Looking back on my accident history helped clarify the issue:

  • In college I'd torn the ligaments in my left ankle falling down the stairs. I hobbled around on crutches for over a month, compensating on my right side for my left sided injury.
  • I suffered an overuse injury to my right thigh three years later during a rehearsal the week before opening night. The show went on and I danced, compensating beautifully, and no one noticed how severely injured I was.
  • Then my knee issues began: First a surgery for a torn right meniscus and, a year later, two surgeries to shorten the ligaments on both sides of my knees, because my doctors insisted that I was "too flexible" and that that was the cause of my pain. Months on crutches once again.
  • 10 years later I had foot surgery for a painful bunion on my left foot (another month on crutches)
  • Another exploratory knee surgery, and a hamstring pull incurred while running

These are all examples of the Trauma Reflex which occurs reflexively in response to the need to avoid further injury or to nurture an injured limb.

A case of SMA, which started back in my teens, had set in motion a series of subsequent injuries born of muscular compensation. My brain could no longer coordinate my muscles to perform intricate movement patterns of dance - the result of years of sensory motor training.  Adaptive, accumulated muscle tension had caused my body to lose its balance, resulting in muscular asymmetry, tight, painful joints and unequal weight-bearing. Rather than notice imbalances in my posture or movement, the doctors saw the problem from a mechanical perspective: they surgically "fixed" what they understood to be the problem without ever questioning the origin of the problem. The surgeries didn't help in the long-run. My problem was functional in nature, not structural. One doctor I know phrased the issue beautifully:

"Hanna Somatics offers a scientifically sound method for the diagnosis and treatment of a whole range of complaints that frequently present as medical problems, such as fibromyalgia, pain syndromes and fatigue, but have their real origin in learned, often readily corrected postural errors."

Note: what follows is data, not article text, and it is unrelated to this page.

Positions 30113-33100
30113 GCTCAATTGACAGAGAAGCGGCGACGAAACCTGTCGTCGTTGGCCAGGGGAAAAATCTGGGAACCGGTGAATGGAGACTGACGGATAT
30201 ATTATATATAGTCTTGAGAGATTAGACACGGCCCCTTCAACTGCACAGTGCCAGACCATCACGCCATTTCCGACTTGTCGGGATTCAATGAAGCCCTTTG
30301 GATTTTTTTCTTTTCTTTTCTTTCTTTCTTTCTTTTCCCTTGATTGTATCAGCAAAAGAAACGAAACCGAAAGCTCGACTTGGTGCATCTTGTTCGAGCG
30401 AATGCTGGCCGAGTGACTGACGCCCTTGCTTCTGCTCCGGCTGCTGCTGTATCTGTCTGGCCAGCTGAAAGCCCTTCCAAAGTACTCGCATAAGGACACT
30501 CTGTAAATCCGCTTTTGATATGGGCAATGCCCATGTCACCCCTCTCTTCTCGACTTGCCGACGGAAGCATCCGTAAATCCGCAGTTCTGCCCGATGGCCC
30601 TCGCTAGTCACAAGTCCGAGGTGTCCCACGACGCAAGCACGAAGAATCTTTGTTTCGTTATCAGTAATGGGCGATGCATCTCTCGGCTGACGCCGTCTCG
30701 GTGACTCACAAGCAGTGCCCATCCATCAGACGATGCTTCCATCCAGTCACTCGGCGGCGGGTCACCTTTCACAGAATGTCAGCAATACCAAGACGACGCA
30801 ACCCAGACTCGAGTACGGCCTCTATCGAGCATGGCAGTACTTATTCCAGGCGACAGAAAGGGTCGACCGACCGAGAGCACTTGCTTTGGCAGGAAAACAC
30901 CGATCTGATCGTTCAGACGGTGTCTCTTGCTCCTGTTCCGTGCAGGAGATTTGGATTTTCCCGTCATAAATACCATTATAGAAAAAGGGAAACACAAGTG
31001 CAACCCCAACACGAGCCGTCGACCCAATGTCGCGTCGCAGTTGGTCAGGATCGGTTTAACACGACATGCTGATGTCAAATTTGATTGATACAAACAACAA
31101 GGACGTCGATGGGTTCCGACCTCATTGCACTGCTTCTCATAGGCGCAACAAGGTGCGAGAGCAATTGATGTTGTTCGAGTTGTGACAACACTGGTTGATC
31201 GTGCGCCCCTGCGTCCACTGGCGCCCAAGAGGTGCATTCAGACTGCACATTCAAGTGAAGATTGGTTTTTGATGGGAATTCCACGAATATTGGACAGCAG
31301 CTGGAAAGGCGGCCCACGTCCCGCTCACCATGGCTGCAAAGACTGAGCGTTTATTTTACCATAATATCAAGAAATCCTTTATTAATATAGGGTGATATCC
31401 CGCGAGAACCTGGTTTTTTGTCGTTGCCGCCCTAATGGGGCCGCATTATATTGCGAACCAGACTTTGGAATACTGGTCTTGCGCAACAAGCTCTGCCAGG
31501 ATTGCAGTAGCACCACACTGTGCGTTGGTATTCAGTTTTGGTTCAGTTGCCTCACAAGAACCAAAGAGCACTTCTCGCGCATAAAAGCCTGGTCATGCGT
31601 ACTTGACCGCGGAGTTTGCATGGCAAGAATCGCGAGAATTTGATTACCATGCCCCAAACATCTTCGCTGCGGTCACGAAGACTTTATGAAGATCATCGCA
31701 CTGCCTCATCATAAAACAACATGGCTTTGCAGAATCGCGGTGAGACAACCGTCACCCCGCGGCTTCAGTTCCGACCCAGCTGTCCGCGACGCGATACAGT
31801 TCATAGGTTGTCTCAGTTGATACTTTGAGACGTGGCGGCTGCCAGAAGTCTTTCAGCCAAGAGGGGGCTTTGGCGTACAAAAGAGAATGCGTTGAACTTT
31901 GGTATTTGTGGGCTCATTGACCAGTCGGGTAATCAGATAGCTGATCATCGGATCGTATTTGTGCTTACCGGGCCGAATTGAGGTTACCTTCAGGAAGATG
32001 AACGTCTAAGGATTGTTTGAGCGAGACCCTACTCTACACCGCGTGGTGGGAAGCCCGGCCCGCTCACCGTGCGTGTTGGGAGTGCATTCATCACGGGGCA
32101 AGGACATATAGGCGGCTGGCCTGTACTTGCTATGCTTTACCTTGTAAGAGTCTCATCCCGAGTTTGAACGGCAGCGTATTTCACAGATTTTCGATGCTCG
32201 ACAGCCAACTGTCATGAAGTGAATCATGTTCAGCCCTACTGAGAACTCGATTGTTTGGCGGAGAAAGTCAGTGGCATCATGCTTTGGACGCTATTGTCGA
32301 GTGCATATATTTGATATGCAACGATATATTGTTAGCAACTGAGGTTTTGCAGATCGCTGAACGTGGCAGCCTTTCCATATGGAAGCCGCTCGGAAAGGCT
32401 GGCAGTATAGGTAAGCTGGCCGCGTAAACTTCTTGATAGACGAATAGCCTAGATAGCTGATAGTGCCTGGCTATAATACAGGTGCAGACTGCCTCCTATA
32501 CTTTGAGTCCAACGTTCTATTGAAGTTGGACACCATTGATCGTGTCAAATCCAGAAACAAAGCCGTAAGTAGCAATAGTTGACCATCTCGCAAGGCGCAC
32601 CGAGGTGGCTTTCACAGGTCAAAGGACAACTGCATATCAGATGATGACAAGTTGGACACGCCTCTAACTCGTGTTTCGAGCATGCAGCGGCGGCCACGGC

–Bill Hanson, MD, Professor of Anesthesiology and Critical Care at the University of Pennsylvania Medical School

Hanna Somatic Education taught me to move freely again. It gave me back my life and the ability to choose how I want to move. For those who have suffered accidents, injuries, surgeries or repetitive motion injuries, the muscle pain and stiffness you feel is reversible once you teach the brain to sense and move your muscles again. It just might give you back your livelihood!

The Myth of Aging

If you're not getting better as you get older, you're doing  something wrong. –Thomas Hanna

I have a client who came in with severe shoulder pain that had been plaguing him for years. He told me about his many car accidents, hours at computer work, and caring for a newborn baby. He told me that his doctor first asked, "So how old are you?" and then told him that nothing was wrong. My client was, understandably, annoyed that his doctors would insinuate that age would have anything to do with his pain.

Chronic muscular pain is not age-related.

It builds up over time as we respond to stress - accidents, injuries, surgeries, ongoing emotional or occupational stresses. It also results from not paying attention to the sensations of your own body. That feeling of muscular tightness, restricted movement and bad posture can not only be avoided, it can be reversed.

Modern industrial cultures encourage people to pay attention to things outside themselves: computers, spreadsheets, phones. Such cultures also produce people who don't pay attention to what it feels like to be in their own bodies. That sense of one's body in movement and space is called "proprioception." When you are "proprioceptively intelligent," meaning aware of the way in which you respond to stresses, you are more likely to be able to relax those muscles. If you are unaware of what you're doing, and unaware of the way in which your muscles are supposed to move, you are more likely to accumulate muscular tension.